College basketball legend George Thompson dies at 74

George Thompson, widely agreed to be one of the best basketball players in the history of Marquette University, has passed away at the age of 74, ESPN reports

Thompson’s passing was announced on Wednesday by his former team.

“George Thompson, one of the most accomplished players in the history of Marquette men’s basketball, passed away on Wednesday morning due to complications from a long battle with diabetes,” Marquette announced.

Thompson’s legacy

From Brooklyn, New York, Thompson would go on to attend Erasmus Hall High School from which he was recruited by Marquette. He would play on the school’s basketball team from 1966 through 1969, under the renowned coach Al McGuire.

During his time at Marquette, Thompson played 87 games over the course of three seasons. With Thompson on the team, Marquette went 68 and 20.

Thompson averaged 20.4 points during his seasons, which added up to 1,773 points in total. This was the school’s scoring record for over 40 years, and even now it is fourth on the school’s scoring list. In addition to the points, Thompson averaged 7.9 rebounds and 1.5 assists while playing for Marquette.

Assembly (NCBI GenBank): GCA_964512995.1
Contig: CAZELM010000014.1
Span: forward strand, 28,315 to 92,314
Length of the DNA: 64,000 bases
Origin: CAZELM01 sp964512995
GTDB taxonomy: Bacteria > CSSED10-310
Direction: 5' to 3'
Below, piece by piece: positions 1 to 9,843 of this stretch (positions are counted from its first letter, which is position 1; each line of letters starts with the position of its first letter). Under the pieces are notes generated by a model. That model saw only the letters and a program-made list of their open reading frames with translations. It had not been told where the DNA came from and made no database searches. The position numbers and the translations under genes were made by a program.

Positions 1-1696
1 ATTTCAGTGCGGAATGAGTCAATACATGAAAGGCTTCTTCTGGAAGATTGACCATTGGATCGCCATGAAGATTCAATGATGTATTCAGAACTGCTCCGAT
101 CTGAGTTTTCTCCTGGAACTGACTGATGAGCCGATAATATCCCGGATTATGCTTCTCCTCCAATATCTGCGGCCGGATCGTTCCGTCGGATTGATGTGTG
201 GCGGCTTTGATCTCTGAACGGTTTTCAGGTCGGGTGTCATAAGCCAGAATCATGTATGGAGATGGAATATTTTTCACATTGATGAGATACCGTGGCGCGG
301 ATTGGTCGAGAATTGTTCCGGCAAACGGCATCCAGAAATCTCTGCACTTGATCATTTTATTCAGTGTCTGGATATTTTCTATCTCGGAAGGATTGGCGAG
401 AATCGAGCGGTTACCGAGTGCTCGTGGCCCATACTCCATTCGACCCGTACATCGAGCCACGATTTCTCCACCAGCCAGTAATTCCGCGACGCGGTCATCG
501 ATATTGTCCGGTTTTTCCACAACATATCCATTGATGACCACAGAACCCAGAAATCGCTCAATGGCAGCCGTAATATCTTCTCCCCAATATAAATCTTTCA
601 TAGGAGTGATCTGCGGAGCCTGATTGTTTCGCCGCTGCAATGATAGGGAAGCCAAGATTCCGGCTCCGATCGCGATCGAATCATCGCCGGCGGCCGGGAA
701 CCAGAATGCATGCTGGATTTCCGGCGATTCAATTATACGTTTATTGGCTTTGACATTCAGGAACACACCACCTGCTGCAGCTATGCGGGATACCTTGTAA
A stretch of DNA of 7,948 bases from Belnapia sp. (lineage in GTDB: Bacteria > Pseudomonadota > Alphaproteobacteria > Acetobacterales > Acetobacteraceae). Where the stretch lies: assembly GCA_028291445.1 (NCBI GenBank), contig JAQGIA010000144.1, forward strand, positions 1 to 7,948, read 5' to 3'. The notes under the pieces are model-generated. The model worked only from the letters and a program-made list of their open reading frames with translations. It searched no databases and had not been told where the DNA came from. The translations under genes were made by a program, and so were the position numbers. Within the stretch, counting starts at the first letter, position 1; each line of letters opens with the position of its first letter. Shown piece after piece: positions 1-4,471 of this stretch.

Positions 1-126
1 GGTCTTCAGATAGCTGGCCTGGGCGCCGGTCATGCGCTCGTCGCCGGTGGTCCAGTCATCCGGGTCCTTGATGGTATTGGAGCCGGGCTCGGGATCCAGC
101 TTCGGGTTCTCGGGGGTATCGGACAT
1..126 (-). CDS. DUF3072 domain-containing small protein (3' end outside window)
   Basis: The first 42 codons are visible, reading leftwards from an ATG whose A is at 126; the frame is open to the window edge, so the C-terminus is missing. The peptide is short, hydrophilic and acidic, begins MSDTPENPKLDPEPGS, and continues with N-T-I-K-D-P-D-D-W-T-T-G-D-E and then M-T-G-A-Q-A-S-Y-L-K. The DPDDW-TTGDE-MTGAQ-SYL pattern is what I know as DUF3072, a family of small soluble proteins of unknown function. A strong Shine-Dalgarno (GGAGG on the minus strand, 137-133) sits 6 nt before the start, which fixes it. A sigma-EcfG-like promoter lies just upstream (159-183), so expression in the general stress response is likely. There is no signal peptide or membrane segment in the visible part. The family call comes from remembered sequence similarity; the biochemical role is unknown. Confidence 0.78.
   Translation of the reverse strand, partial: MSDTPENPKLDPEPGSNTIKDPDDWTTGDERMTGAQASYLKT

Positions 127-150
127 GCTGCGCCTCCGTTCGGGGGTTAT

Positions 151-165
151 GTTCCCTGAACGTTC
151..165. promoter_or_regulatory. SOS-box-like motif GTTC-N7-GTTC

Thompson would go on to play in the National Basketball Association (NBA), but he did not have the same level of success as he had in the college game. Although being selected by the Boston Celtics in the 5th round of the 1969 NBA Draft, Thompson decided to spend five seasons playing in the ABA before moving on to the NBA’s Milwaukee Bucks for a brief stint there.

Thompson, for his college basketball success, has been inducted into Marquette’s Hall of Fame.

“A true legend”

Many are offering tributes to Thompson following the news of his passing. Among them is Shaka Smart, Marquette basketball’s current coach.

“George is really the one who got everything started at Marquette,” Smart said. “There aren’t words that can express how important he was to this program. The reverence with which former players and fans alike speak of George is second to none. We’ve lost a true legend.”

Marquette similarly put out a tweet, saying, “George made a tremendous impact, not only on the program but the entire Milwaukee community after his arrival on campus.”

“RIP Brute Force,” the school added.

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